The goal of this proposal is to uncover the in vivo mechanisms by which STING (Stimulator of interferon genes) mediates the mucosal vaccine adjuvant activity of cyclic di-GMP (CDG). Protective mucosal immune responses are most effectively induced by mucosal immunization. However, most of the currently approved human vaccines are administered systemically and generally fail to elicit effective mucosal immunity. Live attenuated mucosal vaccines present safety and acceptability issues while purified antigens are generally poor immunogenic when administered by the mucosal route. CDG exhibits potent mucosal immunogenicity thus, has been explored as a promising mucosal vaccine adjuvant. The mechanism by which CDG executes its mucosal adjuvant activity is unknown, which hinders the further development of CDG as an efficacious mucosal adjuvant. STING, also known as MPYS/MITA, is a receptor for CDG. We recently showed that STING-/- mice fail to generate Ag-specific antibody production or TH1-TH2-TH17 T cell response after intranasal CDG/Ag immunization. We further discovered that STING-dependent TNF-a is essential for CDG adjuvant activity in vivo. Intranasal co-administration of CDG/Ag induces immune response in lung and nasal-associated lymphoid tissue (NALT). Here, we will use TNFR1-/-TNFR2-/- and conditional STING-/- mice to dissect the in vivo mechanism of CDG/STING-induced adjuvant activity in lung and NALT. We will adopt both the model Ag OVA and pneumococcal surface protein A (PspA) Ag for our study. Dendritic cells (DC) play a central role in adjuvant activity. We hypothesize that CDG induces STING-dependent inflammatory signals that activate DC directly or indirectly to execute the adjuvant activity of CDG.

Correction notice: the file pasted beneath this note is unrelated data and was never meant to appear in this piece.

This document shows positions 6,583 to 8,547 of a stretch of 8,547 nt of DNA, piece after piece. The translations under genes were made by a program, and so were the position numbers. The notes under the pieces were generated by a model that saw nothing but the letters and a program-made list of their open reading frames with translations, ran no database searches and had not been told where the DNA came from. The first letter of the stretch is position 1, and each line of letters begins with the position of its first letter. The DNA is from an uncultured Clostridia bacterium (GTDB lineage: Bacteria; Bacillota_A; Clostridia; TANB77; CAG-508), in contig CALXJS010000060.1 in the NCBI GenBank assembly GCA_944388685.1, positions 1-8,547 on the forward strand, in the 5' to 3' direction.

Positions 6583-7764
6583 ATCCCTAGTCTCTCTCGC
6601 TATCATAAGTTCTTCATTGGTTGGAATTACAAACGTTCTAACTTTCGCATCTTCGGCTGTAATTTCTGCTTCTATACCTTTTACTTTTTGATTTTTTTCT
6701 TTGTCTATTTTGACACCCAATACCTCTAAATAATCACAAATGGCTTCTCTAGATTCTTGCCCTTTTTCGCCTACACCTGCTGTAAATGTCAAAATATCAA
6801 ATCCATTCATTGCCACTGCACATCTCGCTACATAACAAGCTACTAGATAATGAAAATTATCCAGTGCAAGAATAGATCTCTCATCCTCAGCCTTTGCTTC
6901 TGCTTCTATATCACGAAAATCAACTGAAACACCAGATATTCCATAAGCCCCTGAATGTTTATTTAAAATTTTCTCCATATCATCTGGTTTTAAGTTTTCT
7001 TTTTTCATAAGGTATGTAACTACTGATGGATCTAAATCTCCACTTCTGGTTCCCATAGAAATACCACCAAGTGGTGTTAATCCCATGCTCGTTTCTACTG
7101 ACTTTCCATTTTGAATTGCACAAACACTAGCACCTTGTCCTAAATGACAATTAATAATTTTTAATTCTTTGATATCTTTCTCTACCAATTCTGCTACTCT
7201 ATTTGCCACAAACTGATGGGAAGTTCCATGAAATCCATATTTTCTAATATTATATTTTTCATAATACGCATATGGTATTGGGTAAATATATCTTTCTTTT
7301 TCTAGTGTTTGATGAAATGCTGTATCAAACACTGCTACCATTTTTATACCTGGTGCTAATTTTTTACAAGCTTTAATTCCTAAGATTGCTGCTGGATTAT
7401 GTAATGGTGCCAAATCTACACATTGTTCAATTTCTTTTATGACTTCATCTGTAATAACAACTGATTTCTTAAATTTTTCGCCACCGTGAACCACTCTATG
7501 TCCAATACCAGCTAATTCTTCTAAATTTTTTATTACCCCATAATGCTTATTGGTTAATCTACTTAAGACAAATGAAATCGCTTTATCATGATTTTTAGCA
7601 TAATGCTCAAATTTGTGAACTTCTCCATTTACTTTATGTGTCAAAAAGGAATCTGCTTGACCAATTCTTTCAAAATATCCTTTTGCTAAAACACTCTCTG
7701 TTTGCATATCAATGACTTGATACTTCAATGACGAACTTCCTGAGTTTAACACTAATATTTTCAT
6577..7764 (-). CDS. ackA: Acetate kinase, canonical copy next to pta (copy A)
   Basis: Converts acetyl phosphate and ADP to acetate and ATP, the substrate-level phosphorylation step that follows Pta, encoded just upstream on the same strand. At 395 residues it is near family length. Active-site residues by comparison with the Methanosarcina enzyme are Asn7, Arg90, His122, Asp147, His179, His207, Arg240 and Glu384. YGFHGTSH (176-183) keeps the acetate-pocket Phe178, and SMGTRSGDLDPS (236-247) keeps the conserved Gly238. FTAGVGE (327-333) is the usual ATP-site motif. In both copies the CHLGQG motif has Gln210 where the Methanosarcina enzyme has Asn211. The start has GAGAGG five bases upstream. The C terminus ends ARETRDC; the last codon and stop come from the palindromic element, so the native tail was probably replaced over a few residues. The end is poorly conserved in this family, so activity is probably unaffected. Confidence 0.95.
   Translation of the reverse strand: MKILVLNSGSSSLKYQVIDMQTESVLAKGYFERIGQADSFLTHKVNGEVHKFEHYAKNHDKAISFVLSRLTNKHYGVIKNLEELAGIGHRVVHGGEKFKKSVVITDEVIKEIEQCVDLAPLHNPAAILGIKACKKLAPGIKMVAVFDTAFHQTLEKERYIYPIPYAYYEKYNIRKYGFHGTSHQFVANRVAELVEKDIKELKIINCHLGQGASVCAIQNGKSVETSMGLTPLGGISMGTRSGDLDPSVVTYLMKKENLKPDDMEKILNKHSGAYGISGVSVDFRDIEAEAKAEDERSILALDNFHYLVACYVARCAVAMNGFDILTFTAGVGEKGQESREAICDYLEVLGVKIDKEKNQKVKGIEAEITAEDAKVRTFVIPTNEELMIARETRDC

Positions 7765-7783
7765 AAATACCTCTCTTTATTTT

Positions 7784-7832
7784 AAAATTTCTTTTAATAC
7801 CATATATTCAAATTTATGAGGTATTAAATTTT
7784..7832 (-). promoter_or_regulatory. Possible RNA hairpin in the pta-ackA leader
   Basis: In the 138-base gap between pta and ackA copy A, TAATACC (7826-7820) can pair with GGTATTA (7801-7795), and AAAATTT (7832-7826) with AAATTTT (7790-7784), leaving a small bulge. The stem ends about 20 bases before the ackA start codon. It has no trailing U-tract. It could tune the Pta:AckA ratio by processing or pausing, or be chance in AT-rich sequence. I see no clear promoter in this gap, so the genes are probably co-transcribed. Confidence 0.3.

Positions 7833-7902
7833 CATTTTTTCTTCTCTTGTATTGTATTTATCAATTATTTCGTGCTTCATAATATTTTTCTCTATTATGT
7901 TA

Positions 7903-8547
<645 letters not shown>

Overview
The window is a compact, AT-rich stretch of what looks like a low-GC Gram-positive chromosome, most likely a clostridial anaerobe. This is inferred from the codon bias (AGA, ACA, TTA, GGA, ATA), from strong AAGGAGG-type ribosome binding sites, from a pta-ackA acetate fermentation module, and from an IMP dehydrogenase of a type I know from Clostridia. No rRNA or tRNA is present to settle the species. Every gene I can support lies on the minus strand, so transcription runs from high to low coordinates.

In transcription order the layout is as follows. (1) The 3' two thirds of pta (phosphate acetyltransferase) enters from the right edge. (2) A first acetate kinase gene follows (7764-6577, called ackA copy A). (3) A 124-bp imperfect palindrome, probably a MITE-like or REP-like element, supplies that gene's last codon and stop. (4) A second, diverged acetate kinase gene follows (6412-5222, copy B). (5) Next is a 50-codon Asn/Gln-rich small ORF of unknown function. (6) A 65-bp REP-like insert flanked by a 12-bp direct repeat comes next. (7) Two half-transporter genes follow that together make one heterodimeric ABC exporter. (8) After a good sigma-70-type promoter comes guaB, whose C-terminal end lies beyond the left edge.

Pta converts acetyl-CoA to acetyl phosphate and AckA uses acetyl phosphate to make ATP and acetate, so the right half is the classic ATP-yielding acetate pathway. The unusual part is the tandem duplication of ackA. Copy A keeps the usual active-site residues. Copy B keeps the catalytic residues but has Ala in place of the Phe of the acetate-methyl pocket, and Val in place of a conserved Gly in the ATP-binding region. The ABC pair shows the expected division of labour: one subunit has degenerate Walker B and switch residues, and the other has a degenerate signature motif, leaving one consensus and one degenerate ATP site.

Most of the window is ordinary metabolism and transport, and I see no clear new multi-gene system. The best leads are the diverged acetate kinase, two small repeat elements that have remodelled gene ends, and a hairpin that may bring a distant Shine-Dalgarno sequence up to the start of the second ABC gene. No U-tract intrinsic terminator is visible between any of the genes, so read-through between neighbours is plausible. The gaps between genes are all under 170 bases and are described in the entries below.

Two specific Aims are proposed to carry out this objective.
Aim 1. Determine how STING regulates CDG-induced adjuvant activity in DC.
Aim 2. Determine how TNF-a regulates CDG-induced adjuvant activity. Currently, there is no vaccine formulation containing a mucosal adjuvant approved for human use. The knowledge generated by our studies can help advance the development of CDG as an efficacious mucosal vaccine adjuvant for human use.

Public Health Relevance

Most infectious agents (pathogens) enter the body at mucosal surfaces and therefore mucosal vaccination provides the best protection against pathogen infections. Currently, there is no vaccine formulation containing a mucosal adjuvant approved for human use. In this project, we conduct mechanistic research on a promising mucosal vaccine adjuvant candidate, cyclic di-GMP that can lead to improved safety and efficiency for its future use on human.

Agency
National Institute of Health (NIH)
Institute
National Institute of Allergy and Infectious Diseases (NIAID)
Type
Research Project (R01)
Project #
5R01AI110606-05
Application #
9392476
Study Section
Vaccines Against Microbial Diseases Study Section (VMD)
Program Officer
Rothermel, Annette L
Project Start
2014-12-01
Project End
2019-11-30
Budget Start
2017-12-01
Budget End
2018-11-30
Support Year
5
Fiscal Year
2018
Total Cost
Indirect Cost
Name
University of Florida
Department
Internal Medicine/Medicine
Type
Schools of Medicine
DUNS #
969663814
City
Gainesville
State
FL
Country
United States
Zip Code
32611
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Carroll, Elizabeth C; Jin, Lei; Mori, Andres et al. (2016) The Vaccine Adjuvant Chitosan Promotes Cellular Immunity via DNA Sensor cGAS-STING-Dependent Induction of Type I Interferons. Immunity 44:597-608
Blaauboer, Steven M; Mansouri, Samira; Tucker, Heidi R et al. (2015) The mucosal adjuvant cyclic di-GMP enhances antigen uptake and selectively activates pinocytosis-efficient cells in vivo. Elife 4: